Pujol told the Germans that he was working in a freelance position for the BBC and for the Ministry of Information. He further informed them that he now had another source inside Spain’s Ministry of Information. He also invented another agent, whom he called Fred (agent 4), who was supposed to be a waiter from Gibraltar who worked in the Chislehurst Caves in London where an underground arms depot was located. He soon had 27 fake agents under his direction.
Posing as the employee of a large fruit and vegetable importer who did much business with Spain and Portugal from Covent Garden market, Pujol’s first project was Operation Torch, which was the first major Allied offensive of the war. Planning the invasion of French North Africa began in July 1942. Pujol was one of eight double agents were used to pass disinformation.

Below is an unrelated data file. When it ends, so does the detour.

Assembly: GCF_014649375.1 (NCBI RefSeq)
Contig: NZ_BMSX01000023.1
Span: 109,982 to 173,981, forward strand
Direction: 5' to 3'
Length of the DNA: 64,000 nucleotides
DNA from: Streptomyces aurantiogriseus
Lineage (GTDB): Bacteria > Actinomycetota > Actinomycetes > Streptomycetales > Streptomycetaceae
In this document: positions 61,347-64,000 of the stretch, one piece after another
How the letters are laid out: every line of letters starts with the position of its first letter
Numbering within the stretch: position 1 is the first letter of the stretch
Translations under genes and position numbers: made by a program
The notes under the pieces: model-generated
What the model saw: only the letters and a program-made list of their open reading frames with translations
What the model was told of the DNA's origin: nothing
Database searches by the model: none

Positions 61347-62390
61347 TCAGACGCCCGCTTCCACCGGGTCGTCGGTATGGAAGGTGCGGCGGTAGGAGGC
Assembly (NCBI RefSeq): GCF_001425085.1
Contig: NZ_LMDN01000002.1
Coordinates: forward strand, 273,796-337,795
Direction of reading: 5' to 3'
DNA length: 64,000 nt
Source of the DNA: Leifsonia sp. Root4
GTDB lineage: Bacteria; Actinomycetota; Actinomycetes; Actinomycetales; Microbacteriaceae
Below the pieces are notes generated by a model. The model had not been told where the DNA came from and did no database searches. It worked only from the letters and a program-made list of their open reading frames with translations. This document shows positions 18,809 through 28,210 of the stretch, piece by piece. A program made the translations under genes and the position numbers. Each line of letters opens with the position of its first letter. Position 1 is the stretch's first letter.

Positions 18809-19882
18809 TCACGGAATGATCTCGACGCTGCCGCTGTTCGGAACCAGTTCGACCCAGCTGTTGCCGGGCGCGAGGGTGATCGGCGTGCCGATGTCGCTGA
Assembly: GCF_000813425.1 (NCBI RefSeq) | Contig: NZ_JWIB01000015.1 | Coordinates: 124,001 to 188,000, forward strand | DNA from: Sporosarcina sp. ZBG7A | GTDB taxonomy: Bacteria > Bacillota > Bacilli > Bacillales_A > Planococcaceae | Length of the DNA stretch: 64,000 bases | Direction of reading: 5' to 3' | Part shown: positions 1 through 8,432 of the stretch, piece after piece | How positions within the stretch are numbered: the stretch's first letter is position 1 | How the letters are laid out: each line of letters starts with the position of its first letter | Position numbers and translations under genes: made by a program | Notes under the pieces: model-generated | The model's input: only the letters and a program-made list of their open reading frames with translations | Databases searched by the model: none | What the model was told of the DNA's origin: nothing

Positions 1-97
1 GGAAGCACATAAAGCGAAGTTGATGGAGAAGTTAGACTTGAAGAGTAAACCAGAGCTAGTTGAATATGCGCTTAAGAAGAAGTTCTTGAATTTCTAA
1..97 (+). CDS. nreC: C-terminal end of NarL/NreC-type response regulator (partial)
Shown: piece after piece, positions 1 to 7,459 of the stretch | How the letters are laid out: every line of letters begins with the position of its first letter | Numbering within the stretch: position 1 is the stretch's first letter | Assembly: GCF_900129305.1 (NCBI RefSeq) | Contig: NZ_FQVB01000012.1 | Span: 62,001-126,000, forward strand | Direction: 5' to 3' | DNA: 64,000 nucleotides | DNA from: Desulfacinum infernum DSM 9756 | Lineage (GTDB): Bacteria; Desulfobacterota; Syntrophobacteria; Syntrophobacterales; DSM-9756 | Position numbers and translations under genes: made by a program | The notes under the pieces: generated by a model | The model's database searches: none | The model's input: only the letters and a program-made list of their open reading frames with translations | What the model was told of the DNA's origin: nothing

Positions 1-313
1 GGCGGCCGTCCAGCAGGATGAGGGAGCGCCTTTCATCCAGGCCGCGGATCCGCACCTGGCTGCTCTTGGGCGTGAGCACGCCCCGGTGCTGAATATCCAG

Now MI-5 joined in the trout fishing game. They had Pujol send accurate details of the planned Allied invasion. However, it was arranged for these reports to be delayed timing it to few hours before the Allied landings and after the invasion force had already been spotted by the Germans. By this time the Abwehr so trusted Pujol that they did not blame him for the delay or to suspect the involvement of British intelligence. His German case-officer told him: “Your last reports are all magnificent, but we are very sorry they arrived late.”
In January 1944, Pujol received a letter from his controllers in Germany telling him that the Abwehr had received word of a major Allied offensive against Europe. They told him to inform them immediately of unusual ship, air, or ground movements. The final game was on.